Most standard training protocols divide the body into muscle groups, leaving 1-3 muscle groups which are targeted with each training day. Included are chest days, back days, leg days – with secondary muscle groups like biceps, shoulders and calves enjoying a 2nd slot on a bigger muscle group training day.
Along the way, lifters usually neglect forearm or grip training. Let’s look at some of the questions that arise when training grip is brought to the lifter’s attention.
What are the benefits of having a strong grip?
There are two ways possessing a strong grip will help you – and they match the two main goals of lifting. First off, you want to enjoy complete physical development.
Nothing destroys a bodybuilding pose faster than underdeveloped forearms. Develop the grip and your forearm muscles will look impressive in poses, leaving you in the winners’ circle. Secondly, any lack of development in the grip department will leave you weaker than you want to be when it comes to performing many of the heavy lifts, such as deadlifts and shrugs.
Additionally, strong grip strength will also benefit the lifter in other lifts not traditionally thought to be related to grip strength, such as the bench press. Weak hands and forearms will cause you to halt a set before you’ve reached muscular failure, rendering the set useless for making new muscle and strength gains.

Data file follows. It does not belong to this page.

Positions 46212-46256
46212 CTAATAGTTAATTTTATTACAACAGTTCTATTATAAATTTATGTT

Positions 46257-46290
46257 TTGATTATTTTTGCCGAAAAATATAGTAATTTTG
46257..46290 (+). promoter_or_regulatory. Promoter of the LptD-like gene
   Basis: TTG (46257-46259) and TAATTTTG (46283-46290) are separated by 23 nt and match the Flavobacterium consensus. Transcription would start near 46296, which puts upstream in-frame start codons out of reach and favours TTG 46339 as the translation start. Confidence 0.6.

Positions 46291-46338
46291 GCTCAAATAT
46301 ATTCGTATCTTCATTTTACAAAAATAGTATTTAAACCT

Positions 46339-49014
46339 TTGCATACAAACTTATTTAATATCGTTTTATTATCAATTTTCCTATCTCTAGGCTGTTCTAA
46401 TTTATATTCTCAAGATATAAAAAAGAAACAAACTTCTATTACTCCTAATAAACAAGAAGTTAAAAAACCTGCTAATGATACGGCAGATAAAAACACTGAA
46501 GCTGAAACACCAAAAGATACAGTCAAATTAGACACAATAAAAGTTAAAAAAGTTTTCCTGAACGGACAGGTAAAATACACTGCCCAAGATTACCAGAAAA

What can I do to improve my grip?
First you should realize there are actually FOUR types of grip. Let’s take a look at each of them, and learn how you can improve grip strength on each.
Wrist Strength Anytime you use level bar lifts or wrist curls, you are building up your wrist strength. A great deal of visually useful forearm muscle is also developed when completing these exercises.
Supportive Grip If you’re familiar with the “farmer’s walk” exercise, then you’re familiar with the supportive grip. Targeted by holding a simple barbell and walking with it, the supportive grip is useful in shrugs, deadlifts, rows, and a handful of other upper body exercises.
Pinch Grip Targeted by holding 2 weight plates together, with the flat side out, hanging at your side for as long as possible, this type of grip involves the development of strong thumb muscles. Start light with 2 five-pound plates per side, and work your way up to using two 45-pound plates.
Crushing Grip Targeted with the use of a hand gripper, this is the kind of grip you would use if you were crushing a soda can, for example. This grip is very useful for improved performance on back and biceps movements.
How can having limited grip strength hinder my progress in the weight room?
Very often, a lifter will have to stop an exercise BEFORE he or she has achieved the desired muscular failure in the targeted muscle group, because the grip fails. Imagine going for a personal record in deadlifts and while your back might be up for another few repetitions, your hands are not, and you have to end the set. Don’t shortchange your overall physical development by allowing any weak links in the chain. Train your grip weekly and ensure a weak grip will never stop you from reaching peak performance in the gym. Good luck!